Sustain. Social Dev. 2024 , 2(2);    91 Views
Abstract This study assessed the ecological consequences of heavy metal contamination in soil induced by spent engine oil (SEO) and palm oil mill effluents (POME) in Ebonyi State, Nigeria. Concentrations of zinc, nickel, mercury, manganese, lead, iron, copper, chromium, and cadmium were analyzed across contaminated and uncontaminated sites. The research, conducted at Ebonyi State University’s Presco Campus, employed rigorous sampling and analytical methods. Results revealed that soil contaminated with spent engine oil effluent exhibited elevated mean concentrations of zinc, nickel, manganese, lead, iron, copper, chromium, and cadmium compared to the palm oil mill effluent and control sites. Conversely, mercury concentrations were higher in soil contaminated with palm oil mill effluent. Comparative analyses highlighted unique dynamics, such as lead concentrations being highest at the control site, challenging general trends observed for other metals. Importantly, none of the mean concentrations exceeded the WHO acceptable limits at the time of the study, indicating compliance with internationally recognized safety thresholds. The findings underscore the need for tailored environmental management strategies, considering specific contaminants associated with each effluent type. Continuous monitoring is crucial to ensure sustained adherence to safety standards and prevent potential future exceedances. This study contributes a valuable understanding of the nuanced ecological impact of industrial effluents on soil quality in Nigeria, emphasizing the importance of sustainable practices for environmental protection.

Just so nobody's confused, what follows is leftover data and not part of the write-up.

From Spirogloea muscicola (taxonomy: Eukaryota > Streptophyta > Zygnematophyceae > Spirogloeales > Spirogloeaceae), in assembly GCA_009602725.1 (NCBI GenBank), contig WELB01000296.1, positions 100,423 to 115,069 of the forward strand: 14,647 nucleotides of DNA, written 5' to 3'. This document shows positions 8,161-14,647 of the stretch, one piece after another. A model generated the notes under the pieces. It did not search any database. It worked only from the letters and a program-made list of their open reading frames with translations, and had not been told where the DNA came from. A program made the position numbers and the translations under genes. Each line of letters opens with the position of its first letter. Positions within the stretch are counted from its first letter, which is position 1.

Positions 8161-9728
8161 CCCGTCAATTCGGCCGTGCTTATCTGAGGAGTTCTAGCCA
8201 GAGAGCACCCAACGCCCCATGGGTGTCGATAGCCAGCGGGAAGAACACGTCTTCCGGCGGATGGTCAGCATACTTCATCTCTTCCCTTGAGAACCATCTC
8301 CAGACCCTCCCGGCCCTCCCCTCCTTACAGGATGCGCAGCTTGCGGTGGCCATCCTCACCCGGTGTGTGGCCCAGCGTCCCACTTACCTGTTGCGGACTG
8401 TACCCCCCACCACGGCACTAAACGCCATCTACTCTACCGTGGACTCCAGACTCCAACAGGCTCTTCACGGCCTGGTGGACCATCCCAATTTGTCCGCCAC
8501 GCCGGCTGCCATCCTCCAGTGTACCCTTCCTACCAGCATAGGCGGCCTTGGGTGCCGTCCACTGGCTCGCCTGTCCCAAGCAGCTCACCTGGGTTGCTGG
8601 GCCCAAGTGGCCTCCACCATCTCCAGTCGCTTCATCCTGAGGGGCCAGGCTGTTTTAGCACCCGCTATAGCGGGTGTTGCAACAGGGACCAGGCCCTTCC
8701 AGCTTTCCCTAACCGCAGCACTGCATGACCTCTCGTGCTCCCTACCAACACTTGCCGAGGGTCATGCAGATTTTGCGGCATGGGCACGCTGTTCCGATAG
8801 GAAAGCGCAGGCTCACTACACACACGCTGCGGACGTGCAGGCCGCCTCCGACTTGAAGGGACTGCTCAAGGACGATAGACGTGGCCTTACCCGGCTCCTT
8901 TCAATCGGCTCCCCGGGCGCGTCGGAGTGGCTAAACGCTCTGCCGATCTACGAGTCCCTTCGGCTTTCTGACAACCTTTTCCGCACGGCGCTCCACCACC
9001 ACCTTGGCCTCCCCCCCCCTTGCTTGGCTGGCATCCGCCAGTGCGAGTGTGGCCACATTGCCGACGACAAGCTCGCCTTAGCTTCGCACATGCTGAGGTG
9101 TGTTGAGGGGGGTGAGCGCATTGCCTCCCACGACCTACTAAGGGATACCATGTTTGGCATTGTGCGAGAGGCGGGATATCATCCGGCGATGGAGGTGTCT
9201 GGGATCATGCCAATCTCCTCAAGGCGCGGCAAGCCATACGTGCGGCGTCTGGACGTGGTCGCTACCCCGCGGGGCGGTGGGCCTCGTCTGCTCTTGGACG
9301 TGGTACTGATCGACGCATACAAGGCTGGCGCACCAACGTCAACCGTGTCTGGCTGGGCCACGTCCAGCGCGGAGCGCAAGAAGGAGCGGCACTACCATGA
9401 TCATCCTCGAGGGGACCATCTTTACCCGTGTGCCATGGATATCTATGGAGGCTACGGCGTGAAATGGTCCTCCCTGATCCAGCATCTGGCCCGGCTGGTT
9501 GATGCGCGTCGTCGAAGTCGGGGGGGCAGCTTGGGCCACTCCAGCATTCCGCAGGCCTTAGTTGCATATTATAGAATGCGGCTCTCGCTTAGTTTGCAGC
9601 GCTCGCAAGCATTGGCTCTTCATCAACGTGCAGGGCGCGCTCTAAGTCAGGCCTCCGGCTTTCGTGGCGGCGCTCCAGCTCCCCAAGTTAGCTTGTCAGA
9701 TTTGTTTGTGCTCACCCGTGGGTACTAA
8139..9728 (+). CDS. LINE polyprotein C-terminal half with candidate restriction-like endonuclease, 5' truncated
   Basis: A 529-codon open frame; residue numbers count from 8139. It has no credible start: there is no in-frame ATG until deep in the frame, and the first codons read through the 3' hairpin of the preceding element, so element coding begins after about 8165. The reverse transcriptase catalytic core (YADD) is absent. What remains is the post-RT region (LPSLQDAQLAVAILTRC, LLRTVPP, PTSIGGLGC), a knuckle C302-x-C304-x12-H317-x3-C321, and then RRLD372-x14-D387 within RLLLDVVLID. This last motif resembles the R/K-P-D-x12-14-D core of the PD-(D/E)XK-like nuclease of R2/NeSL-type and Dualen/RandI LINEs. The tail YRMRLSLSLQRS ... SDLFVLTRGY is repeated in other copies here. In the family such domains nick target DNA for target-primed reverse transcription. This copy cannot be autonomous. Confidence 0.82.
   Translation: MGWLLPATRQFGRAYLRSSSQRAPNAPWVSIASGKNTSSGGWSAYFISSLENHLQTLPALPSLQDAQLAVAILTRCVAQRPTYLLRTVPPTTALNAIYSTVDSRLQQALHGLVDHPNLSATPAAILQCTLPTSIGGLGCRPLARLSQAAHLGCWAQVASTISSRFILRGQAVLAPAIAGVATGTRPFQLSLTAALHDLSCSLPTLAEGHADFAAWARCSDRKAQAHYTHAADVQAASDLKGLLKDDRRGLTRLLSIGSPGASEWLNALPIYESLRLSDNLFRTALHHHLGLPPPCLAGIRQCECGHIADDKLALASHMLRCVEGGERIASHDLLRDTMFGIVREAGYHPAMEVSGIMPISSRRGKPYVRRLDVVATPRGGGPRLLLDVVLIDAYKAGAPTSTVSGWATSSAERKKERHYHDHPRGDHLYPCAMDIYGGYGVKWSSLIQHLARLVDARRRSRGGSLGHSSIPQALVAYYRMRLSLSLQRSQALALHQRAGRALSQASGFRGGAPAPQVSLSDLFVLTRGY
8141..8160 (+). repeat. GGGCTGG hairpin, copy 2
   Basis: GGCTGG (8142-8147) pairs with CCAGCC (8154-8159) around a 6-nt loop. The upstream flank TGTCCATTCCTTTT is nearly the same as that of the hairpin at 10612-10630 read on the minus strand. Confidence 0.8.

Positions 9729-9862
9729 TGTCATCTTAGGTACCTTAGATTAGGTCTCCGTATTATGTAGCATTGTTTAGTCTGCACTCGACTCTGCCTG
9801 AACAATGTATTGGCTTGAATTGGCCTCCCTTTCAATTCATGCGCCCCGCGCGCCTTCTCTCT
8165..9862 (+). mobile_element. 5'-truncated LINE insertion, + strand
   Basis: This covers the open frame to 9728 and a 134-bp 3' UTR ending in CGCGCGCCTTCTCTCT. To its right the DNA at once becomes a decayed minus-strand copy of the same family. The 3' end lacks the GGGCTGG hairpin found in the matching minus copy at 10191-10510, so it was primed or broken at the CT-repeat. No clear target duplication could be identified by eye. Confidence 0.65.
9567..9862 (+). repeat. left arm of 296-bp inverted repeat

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Open Access
Commentary
Article ID: 2427
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by Folco Ferraris, Silvio Cristiano
Sustain. Social Dev. 2024 , 2(2);    645 Views